Werner Herzog at the Getty Center

Throughout 2013, the Getty community participated in a rotation-curation experiment using the Getty Iris, Twitter, and Facebook. Each week a new staff member took the helm of our social media to chat with you directly and share a passion for a specific topic—from museum education to Renaissance art to web development. Getty Voices concluded in February 2014.—Ed.

Werner Herzog, the great Bavarian explorer, is on a never-ending search for ecstatic truth, which he defines as “the deepest essential that defines us as human beings.” In the case of his video installation Hearsay of the Soul, Herzog gives us room to practice our own truth-seeking by introducing two like-minded visionaries: 17th-century painter of invented landscapes Hercules Segers and 21st-century avant-garde cellist and composer Ernst Reijseger. With this installation, Herzog has assembled a lesson in landscape, sound, and soul.

Hearsay of the Soul / Werner Herzog

Installation of Hearsay of the Soul at the Getty Center. Hearsay of the Soul 2012, Werner Herzog. © Werner Herzog. Music by Ernst Reijseger from the albums Requiem for a Dying Planet (Winter & Winter, 2006) and Cave of Forgotten Dreams (Winter & Winter, 2011); film excerpt from Werner Herzog’s Ode to the Dawn of Man (2011), featuring Ernst Reijseger (cello) and Harmen Fraanje (organ); sound producer: Stefan Winter

Herzog has described the soul as the part of us that, in the presence of great works, “completes an independent act of creation.” In Hearsay of the Soul, Segers and Reijseger morph as equals across five screens, and so do we. We become part of the landscape, and feel the ecstasy oozing out of Segers and Reijseger for ourselves.

As someone who has felt strong affinity for Werner Herzog’s films over the years, I can’t help but think back to the many other instances in which I’ve witnessed Herzog pull off such ecstatic combinations of music and environment. A wide range of early and late examples come to mind: listening to Leonard Cohen as we span the Saharan roadside in Fata Morgana (1971); the hypnotic fog in Heart of Glass (1976); Siberian throat singing coupled with footage of bombing raids over Vietnam in Little Dieter Needs to Fly (1997); and even an entrancing choir that follows a deranged penguin toward the mountains of Antarctica in Encounters at the End of the World (2007).

Landscapes and music act as equal partners in Herzog’s films, creating an experience greater than the sum of its parts. “Images and music somehow complement each other, they form a separate reality,” he told me on Saturday.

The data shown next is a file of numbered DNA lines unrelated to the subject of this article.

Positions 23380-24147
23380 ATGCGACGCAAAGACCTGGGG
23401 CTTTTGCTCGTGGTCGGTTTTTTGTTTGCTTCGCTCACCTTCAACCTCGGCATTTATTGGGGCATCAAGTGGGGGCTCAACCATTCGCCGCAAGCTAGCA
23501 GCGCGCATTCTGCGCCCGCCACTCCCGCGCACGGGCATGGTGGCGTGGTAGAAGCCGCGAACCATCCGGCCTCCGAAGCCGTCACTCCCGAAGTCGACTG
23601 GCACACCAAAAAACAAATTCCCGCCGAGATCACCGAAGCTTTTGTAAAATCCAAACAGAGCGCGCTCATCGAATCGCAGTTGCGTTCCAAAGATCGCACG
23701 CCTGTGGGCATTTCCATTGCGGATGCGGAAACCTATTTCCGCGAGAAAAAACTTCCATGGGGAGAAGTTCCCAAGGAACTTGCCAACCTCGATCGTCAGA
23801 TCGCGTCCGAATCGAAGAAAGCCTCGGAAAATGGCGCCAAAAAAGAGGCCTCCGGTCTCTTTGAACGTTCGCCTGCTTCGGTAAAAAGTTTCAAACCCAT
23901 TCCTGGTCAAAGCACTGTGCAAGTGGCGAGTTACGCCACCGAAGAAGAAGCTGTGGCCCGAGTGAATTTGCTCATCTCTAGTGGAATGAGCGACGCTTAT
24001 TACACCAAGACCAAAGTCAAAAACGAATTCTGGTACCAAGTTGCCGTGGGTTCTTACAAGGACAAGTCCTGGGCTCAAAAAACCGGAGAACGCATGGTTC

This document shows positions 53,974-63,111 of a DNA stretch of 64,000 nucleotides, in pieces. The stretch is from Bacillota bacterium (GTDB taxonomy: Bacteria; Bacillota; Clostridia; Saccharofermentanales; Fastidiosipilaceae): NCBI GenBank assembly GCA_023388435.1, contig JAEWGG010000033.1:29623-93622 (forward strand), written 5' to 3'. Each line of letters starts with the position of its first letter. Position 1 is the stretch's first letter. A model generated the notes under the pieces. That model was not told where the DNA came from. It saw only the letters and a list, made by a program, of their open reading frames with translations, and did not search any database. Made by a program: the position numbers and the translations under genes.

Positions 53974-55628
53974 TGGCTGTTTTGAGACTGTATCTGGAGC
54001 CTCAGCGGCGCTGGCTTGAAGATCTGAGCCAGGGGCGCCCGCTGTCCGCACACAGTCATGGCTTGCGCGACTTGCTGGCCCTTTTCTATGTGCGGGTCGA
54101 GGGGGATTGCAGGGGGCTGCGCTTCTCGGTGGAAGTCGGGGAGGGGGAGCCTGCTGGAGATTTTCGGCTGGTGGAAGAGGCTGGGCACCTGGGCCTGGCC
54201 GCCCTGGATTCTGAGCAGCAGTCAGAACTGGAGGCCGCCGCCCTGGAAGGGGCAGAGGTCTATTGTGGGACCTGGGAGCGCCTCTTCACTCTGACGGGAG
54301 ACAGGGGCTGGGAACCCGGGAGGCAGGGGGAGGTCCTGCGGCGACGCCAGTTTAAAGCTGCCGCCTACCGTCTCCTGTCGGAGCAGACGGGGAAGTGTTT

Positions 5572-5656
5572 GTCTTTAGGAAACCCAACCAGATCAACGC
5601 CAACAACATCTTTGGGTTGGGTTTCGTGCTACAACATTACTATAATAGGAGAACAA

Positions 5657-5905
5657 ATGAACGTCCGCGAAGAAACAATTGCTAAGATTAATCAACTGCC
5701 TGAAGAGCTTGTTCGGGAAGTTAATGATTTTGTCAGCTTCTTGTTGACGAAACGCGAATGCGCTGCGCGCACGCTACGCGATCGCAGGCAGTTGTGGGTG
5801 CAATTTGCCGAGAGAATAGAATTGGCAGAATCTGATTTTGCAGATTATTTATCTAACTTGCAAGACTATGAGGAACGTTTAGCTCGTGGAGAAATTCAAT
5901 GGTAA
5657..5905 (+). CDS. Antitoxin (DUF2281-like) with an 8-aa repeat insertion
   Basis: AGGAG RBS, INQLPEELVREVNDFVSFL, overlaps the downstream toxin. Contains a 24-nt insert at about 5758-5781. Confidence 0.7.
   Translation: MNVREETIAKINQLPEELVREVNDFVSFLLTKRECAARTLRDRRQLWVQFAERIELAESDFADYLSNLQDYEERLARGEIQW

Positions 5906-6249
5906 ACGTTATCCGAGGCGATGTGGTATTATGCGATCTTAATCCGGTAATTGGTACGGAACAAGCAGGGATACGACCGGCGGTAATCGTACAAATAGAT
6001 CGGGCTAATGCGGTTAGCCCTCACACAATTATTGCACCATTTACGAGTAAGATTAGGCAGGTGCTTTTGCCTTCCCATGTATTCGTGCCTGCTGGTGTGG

Still from Aguirre: The Wrath of God

Still from Werner Herzog’s Aguirre: The Wrath of God (1972). © Werner Herzog Filmproduktion

Herzog considers music the closest art form to cinema, so it’s natural that he sometimes starts a film with the music first—or would give ten years of his life to be able to play the cello or another musical instrument.

Herzog’s unrelenting quest for worthy landscapes has taken him to every continent, through snow, jungle, and fire. He has even explored time—as far back as 30,000 years ago—and reached out to outer space. During a recent film series, the British Film Institute even went as far as to create a Google map of globetrotting Herzog productions.

Still from Werner Herzog’s Heart of Glass (1976). © Werner Herzog Filmproduktion

The point of Herzog’s quest, however, is not to visit every continent, much less play games of mere aesthetics. It is to create images, thoughts, and urges that linger deep inside, years after you’ve watched one of his films. Images as small as radioactive albino alligators at the end of Cave of Forgotten Dreams (2010) may suggest a time when humans are no longer in existence; one as massive as a 350-ton ship being dragged over a hill in the Amazon in Fitzcarraldo (1982) evokes humanity’s drive for the impossible.

“For me a true landscape is not just a representation of a desert or a forest. It shows an inner state of mind, literally inner landscapes, and it is the human soul that is visible through the landscapes presented in my films.” —Werner Herzog


UPDATE: Here are some suggestions for a few “double feature” pairings of Werner Herzog films and those of other directors, if you’re game to seek them out:

Werner Herzog’s Fitzcarraldo (1982)
Francis Ford Coppola’s Apocalypse Now (1979)

Werner Herzog’s Fata Morgana (1971)
Hubert Sauper’s Darwin’s Nightmare (2004)

Werner Herzog’s Stroszek (1977)
David Lynch’s The Straight Story (1999)

Werner Herzog’s Nosferatu the Vampyre (1979)
Alejandro Jodorowsky’s Santa Sangre (1989)

Werner Herzog’s Land of Silence and Darkness (1971)
and (yes, I know) Hearsay of the Soul (2012)


Herzog and Reijseger: From my interview, here’s a video of Werner Herzog talking about Ernst Reijseger. Herzog spoke to us in the Green Room just before his appearance on stage on August 3, 2013; Reijseger, meanwhile, had a bit of fun with impromptu performances around the Getty Center during the days leading up to the event.

This post is part of the series Getty Voices, a yearlong experiment in rotation curation using the Iris, Twitter, and Facebook.See all posts in this series »